History of the Hebrew alphabet

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The History of the Hebrew alphabet dates back several thousand years.


Aleppo Codex: 10th century Hebrew Bible with Masoretic pointing
A page from a 16th-century Yiddish-Hebrew-Latin-German dictionary by Elijah Levita

According to contemporary scholars, the original Hebrew script developed alongside others in the region (the region is the Land of Cannan and Arabia) during the course of the late second and first millennia BCE; it is closely related to the Phoenician script, which itself probably gave rise to the use of alphabetic writing in Greece (Greek). It is sometimes claimed that around the 10th century BCE [1][verification needed] a distinct Hebrew variant, the original "Hebrew script", emerged, which was widely used in the ancient kingdoms of Israel and Judah until they fell in the 8th and 6th centuries BCE, respectively. It is not straightforward, however, to distinguish Israelite/Judahite scripts from others which were in use in the immediate area, most notably by the Moabites and Ammonites.

Following the Babylonian exile, Jews gradually stopped using the Hebrew script, and instead adopted the "square" Aramaic script (another offshoot of the same family of scripts). This script, used for writing Hebrew, later evolved into the Jewish, or "square" script, that is still used today.[2] Closely related scripts were in use all over the Middle East for several hundred years, but following the rise of Christianity (and later, the rise of Islam), they gave way to the Latin and Arabic scripts, respectively.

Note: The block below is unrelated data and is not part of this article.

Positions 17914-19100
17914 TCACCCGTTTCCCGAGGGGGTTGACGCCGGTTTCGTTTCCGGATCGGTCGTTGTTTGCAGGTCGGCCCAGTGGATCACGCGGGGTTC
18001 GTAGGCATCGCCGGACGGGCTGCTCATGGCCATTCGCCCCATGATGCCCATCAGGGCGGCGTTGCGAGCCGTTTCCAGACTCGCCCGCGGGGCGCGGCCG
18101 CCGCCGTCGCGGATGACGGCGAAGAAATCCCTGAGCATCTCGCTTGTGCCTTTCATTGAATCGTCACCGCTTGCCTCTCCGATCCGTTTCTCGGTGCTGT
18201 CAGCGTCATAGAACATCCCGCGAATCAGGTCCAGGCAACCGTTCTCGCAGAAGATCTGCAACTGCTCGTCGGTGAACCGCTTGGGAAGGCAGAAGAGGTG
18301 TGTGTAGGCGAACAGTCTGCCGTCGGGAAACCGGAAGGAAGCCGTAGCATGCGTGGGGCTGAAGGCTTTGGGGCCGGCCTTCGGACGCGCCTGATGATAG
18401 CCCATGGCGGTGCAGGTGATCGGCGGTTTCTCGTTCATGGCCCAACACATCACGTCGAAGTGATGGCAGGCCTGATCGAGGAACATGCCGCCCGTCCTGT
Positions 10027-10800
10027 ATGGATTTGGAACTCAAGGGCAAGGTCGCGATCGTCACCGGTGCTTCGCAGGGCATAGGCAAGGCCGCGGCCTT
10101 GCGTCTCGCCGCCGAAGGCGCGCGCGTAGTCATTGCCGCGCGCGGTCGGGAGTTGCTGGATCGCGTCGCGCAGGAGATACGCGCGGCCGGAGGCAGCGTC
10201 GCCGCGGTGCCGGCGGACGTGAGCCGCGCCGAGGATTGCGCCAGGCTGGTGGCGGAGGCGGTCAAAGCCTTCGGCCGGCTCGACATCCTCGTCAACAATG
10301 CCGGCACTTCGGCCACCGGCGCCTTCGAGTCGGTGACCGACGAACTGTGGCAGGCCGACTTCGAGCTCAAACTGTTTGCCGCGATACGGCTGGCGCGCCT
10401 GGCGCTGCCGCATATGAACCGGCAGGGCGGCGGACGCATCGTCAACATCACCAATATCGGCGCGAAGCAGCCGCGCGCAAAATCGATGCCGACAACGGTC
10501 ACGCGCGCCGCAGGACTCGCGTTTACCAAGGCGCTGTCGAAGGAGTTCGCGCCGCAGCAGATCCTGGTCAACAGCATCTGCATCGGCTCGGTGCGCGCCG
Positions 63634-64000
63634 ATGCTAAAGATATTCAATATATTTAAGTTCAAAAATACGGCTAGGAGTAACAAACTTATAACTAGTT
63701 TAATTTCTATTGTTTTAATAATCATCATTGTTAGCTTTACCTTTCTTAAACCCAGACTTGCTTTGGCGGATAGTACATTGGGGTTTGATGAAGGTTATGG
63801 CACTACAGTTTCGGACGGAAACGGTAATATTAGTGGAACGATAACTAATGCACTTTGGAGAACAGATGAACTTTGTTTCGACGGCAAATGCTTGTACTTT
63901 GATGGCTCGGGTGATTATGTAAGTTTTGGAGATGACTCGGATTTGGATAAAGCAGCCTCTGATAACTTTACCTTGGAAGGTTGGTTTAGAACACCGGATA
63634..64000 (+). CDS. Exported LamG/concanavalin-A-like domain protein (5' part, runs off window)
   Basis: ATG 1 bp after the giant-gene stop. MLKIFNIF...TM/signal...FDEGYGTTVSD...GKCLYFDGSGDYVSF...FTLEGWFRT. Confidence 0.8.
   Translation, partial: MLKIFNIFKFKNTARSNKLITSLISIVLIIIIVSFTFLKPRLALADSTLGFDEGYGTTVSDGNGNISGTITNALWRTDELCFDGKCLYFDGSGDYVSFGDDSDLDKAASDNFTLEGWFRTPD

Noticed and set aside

The Hebrew alphabet was later adapted in order to write down the languages of the Jewish diaspora (Karaim, Judæo-Arabic, Ladino, Yiddish, etc.), and was retained all the while in relatively unadapted form throughout the diaspora for Hebrew, which remained the language of Jewish law, scriptures and scholarship. The Hebrew alphabet was also retained as the alphabet used for writing down the Hebrew language during its rebirth as an everyday modern language starting in the 18th to 19th century.

According to one Jewish tradition,[3] however, the block script seen today in Hebrew Torah Scrolls, known as Kthav Ashurith, was the original Hebrew script carved into the Ten Commandments.[4] According to this opinion, the Ktav Ashurith was lost over time, as the masses used Paleo-Hebrew and its cousins, known as Kthav Ivri, for day to day writing, just as Jews today use a non block script for everyday writing.[5] According to the Talmud, the original script was known as Lebonae and was associated with the Samaritan community who continued to preserve the script even after the Jews switched to Ashurith.[6]

Ancestral scripts and script variants

Letter[7] Name Scripts
Hebrew Ancestral Related
Cursive Rashi Braille[8] Hieroglyphic base
of Proto-Sinaitic
(reconstructed)[citation needed]
Phoenician Paleo-Hebrew Aramaic Greek Latin Cyrillic Arabic
א Alef Hebrew letter Alef handwriting.svg Hebrew letter Alef Rashi.png ⠁ (braille pattern dots-1)
Aleph Aleph Aleph Aleph.svg Αα Aa Аа ا
ב Bet, Vet Hebrew letter Bet handwriting.svg Hebrew letter Bet Rashi.png ⠧ (braille pattern dots-1236) ⠃ (braille pattern dots-12)
Bet Beth Bet Beth.svg Ββ Bb Бб
ﺑ ﺏ
ג Gimel Hebrew letter Gimel handwriting.svg Hebrew letter Gimel Rashi.png ⠛ (braille pattern dots-1245)
Gimel Gimel Gimel Igimel.png Γγ J or Cc
Гг ﺟ ﺝ
ד Dalet Hebrew letter Daled handwriting.svg Hebrew letter Daled Rashi.png ⠙ (braille pattern dots-145)
Dalet Daleth Daled Daleth.svg Δδ Dd Дд دذ
ה Hei Hebrew letter He handwriting.svg Hebrew letter He Rashi.png ⠓ (braille pattern dots-125)
Heh He Heh He0.svg Εε Ee Ее
ه هـ
ـهـ ـه
ו Vav Hebrew letter Vav handwriting.svg Hebrew letter Vav Rashi.png ⠺ (braille pattern dots-2456) ⠬ (braille pattern dots-346) unknown Vov Waw Vav Waw.svg Υυ
ז Zayin Hebrew letter Zayin handwriting.svg Hebrew letter Zayin Rashi.png ⠵ (braille pattern dots-1356) unknown Zayin Zayin Zayin Zayin.svg Ζζ Zz Зз